Our first opportunity to participate as volunteers was to attend the opening ceremony of the World Special Olympics, held in the Panathenian Stadium, which was built to house the first modern Olympic games in 1896 and served the Olympics of 1906. More than 7,500 special athletes from 175 countries were introduced by nationality and marched into the stadium in appropriate attire displaying their colors, flag, and banner. We were entertained by Vanessa Williams and Stevie Wonder and greeted by a number of dignitaries. This spectacular program lasted over five hours.
The next morning we traveled by subway to a destination where we were to be met by a volunteers’ bus to take us to our venue. The bus didn’t show up for two hours, so we arrived a bit late. We were fortunate that all 31 of us got assigned to the sport of bowling at the same location, though we did work split shifts. This meant that we could travel together in and out of the city as a group, giving us safety in numbers. The bowling/recreation center was in Spada, a suburb of Athens about 20 miles out. The students were assigned to the “field of play,” which meant that they were down on the actual bowling lanes with the athletes. The rest of us performed a variety of duties, including acting as hosts for the athletes as they arrived from various locations.
We also served as elevator operators, cheerleaders, stagehands for medal presentations, and in various other roles. Probably the thing we enjoyed most was giving plenty of hugs and high fives to the special athletes. Considering that there were so many different languages being spoken and customs being observed, things ran remarkably well. A smile, a hug, a handshake, and simply being available to the athletes, their coaches, and their families was a great experience for us all. The athletes’ ages ranged from 14 to some as old as your writer. (I won’t tell you how old that is!)
On Tuesday, we found out as we left the bowling venue that the riots in Syntagma Square had turned violent as a result of a vote taken by the Parliament to raise taxes, cut the number of federal employees, and sharply curtail some of the benefits that the public employees had become accustomed to receiving. When we arrived back in the downtown area we discovered that the rioting had moved beyond the Square and the police were trying to force them back into a central area. The smell of tear gas permeated the air and made breathing difficult. The sound of flash bombs exploding, tear gas canisters being detonated, and automatic weapons being fired (with rubber bullets) rang out both Tuesday and Wednesday all throughout the night. The city proved to be remarkably resilient in restoring order and cleaning up the horrible mess that the riot left behind. By Thursday it appeared that, with the exception of a few holdouts in the Square, the city was back to normal.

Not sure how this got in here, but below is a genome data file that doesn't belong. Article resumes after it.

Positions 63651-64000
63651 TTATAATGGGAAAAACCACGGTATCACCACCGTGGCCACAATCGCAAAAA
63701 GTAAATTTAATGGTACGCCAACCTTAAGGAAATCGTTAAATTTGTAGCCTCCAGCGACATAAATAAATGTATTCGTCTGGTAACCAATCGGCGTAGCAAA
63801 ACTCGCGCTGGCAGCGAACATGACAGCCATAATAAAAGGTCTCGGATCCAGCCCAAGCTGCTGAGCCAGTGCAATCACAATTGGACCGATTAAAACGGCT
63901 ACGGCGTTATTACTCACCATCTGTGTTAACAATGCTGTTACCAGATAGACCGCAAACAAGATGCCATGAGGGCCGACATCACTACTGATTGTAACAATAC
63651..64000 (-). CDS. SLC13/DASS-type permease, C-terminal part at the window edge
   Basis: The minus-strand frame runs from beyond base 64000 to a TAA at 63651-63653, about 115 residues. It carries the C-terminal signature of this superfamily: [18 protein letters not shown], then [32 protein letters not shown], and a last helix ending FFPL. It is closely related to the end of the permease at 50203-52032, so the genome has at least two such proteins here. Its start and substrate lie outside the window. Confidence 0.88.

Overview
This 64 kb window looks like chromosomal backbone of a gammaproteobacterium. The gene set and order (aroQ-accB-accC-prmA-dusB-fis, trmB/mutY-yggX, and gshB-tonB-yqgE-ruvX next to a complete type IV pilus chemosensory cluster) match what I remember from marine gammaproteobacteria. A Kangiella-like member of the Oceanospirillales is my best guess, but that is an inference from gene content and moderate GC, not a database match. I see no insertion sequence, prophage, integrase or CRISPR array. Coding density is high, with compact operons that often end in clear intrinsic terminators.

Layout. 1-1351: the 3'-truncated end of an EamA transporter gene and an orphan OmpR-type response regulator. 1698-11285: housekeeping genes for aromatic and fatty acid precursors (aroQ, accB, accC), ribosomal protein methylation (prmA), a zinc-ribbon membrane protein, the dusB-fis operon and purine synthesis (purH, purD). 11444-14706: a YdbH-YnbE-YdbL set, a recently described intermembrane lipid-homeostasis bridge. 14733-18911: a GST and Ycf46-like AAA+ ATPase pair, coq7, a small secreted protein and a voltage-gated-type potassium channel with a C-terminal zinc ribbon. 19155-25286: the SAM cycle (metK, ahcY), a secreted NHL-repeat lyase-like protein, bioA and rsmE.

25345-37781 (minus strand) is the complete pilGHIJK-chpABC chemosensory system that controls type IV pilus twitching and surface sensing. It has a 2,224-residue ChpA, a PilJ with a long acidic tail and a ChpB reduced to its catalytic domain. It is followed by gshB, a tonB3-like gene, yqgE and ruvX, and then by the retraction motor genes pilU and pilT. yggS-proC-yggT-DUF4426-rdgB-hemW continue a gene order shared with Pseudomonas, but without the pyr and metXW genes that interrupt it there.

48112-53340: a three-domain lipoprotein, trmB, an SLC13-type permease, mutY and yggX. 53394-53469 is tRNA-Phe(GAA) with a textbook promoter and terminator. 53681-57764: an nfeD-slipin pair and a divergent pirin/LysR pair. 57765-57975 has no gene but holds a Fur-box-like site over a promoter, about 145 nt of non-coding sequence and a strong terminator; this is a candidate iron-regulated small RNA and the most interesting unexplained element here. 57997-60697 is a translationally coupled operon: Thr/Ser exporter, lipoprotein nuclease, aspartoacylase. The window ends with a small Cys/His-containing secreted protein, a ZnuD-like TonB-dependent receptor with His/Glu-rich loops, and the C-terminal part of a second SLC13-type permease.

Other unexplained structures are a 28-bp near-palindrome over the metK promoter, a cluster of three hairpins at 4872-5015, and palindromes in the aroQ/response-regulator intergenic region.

On Saturday, we traveled by ferry to the island of Agina, where we stayed for four days to enjoy the culture, the incredible scenery afforded by the Greek islands, the excellent cuisine, and much-needed down time with each other. We were joined by UIndy-Athens Chancellor Vasilis Botopoulos and his wife as well as Vice Chancellor Peter Wilkins and his wife. On our final night in Greece, we experienced a going-away reception on the rooftop of one of the UIndy buildings in a garden-like atmosphere, with the backlit Acropolis right behind us. Enjoying beautiful scenery, sharing stories, taking pictures, and bonding, we were in fact, just one big happy family. The caring and blending that took place in Athens reminded me of what I have always believed about the University of Indianapolis. Whether in Indianapolis, Athens, or any of the other places around the world where we are called to serve, we are family. So, I guess it’s not totally out of line to say that I thoroughly enjoyed this incredible family vacation.
—Bill Kiesel ’63